Through a new partnership with Western Governors University, Lower Columbia College will add eight new options for students looking to continue their higher education at home.
WGU joins three other universities in the Lower Columbia Regional University Center, an on-campus program that provides “local opportunities for four-year degrees and beyond,” said LCC President Chris Bailey.
LCC partners directly with those universities to offer degree programs students can earn without leaving Cowlitz County or making lengthy commutes. The university center provides a “local presence” for these programs so students can “meet with a human” for advising, tutoring and other degree-related needs, Bailey said. Most often, the programs can be completed online.
Although WGU wasn’t officially part of of the university center last year, it was one of the the top five transfer schools for LCC students. Adding WGU to the university center “provides greater access to the school of those students picking that pathway already,” Bailey said.
Additionally, the partnership allows WGU students to use on-site resources at LCC. For example, students could choose to study in the LCC library or visit the on-campus University Center for face-to-face advising and tutoring — options that previously weren’t available for students who transferred to WGU, Bailey said.
LCC students can earn a bachelor’s degree in nursing, business, information technology and teaching through the WGU partnership. The university center will also add WGU’s master degree programs in those four areas.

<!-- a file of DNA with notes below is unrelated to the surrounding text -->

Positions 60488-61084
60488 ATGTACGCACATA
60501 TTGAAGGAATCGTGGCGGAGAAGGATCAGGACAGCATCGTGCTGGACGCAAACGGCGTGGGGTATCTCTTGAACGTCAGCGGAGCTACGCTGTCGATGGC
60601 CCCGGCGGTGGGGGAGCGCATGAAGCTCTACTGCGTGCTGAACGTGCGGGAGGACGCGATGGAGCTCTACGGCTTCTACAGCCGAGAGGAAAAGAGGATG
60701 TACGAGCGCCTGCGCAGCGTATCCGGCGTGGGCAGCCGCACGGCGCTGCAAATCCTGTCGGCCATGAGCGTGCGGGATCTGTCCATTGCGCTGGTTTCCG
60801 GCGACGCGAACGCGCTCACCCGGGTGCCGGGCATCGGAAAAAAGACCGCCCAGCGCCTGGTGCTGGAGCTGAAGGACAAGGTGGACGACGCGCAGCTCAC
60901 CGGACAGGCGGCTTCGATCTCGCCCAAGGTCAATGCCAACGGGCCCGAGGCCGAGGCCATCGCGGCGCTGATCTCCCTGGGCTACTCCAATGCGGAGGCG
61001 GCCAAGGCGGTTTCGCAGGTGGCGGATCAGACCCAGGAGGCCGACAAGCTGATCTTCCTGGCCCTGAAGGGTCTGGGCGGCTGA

LCC already offers its own four-year degree in teaching, but the WGU partnership will provide students with a “different pathway” that might be better suited to their schedules or their learning style, Bailey said.
The same is true for the other degree programs, many of which are available through LCC”s existing partners.
“WGU is a unique model in that rather than set time frames, they allow students to work at a self-paced model. If they, for example, can’t do work for a period of two weeks, they can catch up. Or if they want to quickly complete courses and then go to the next course, they can do that on their own time,” Bailey said. “Many online environments you still have to turn in weekly work, or work on specific days. This is still the self-paced model.”
LCC will host a “partnership kickoff” event on April 17 in the LCC library building lobby. WGU representatives will be on hand to meet with prospective students and answer questions about the degree programs. Bailey and WGU Washington Chancellor Tonya Drake will also speak publicly about the partnership. Drake is a Cowlitz County native and LCC graduate.
“She brings that knowledge of the demographics we service, the type of students we serve and the needs we have in the community,” Bailey said. “I think she really understands how WGU will work with our students.”
“We are really excited to work with WGU … and we are really excited to work with her again.”
The opening ceremony for the event starts at 11 a.m. and will be followed by an open house from noon to 2 p.m. Both events are free and open to the public.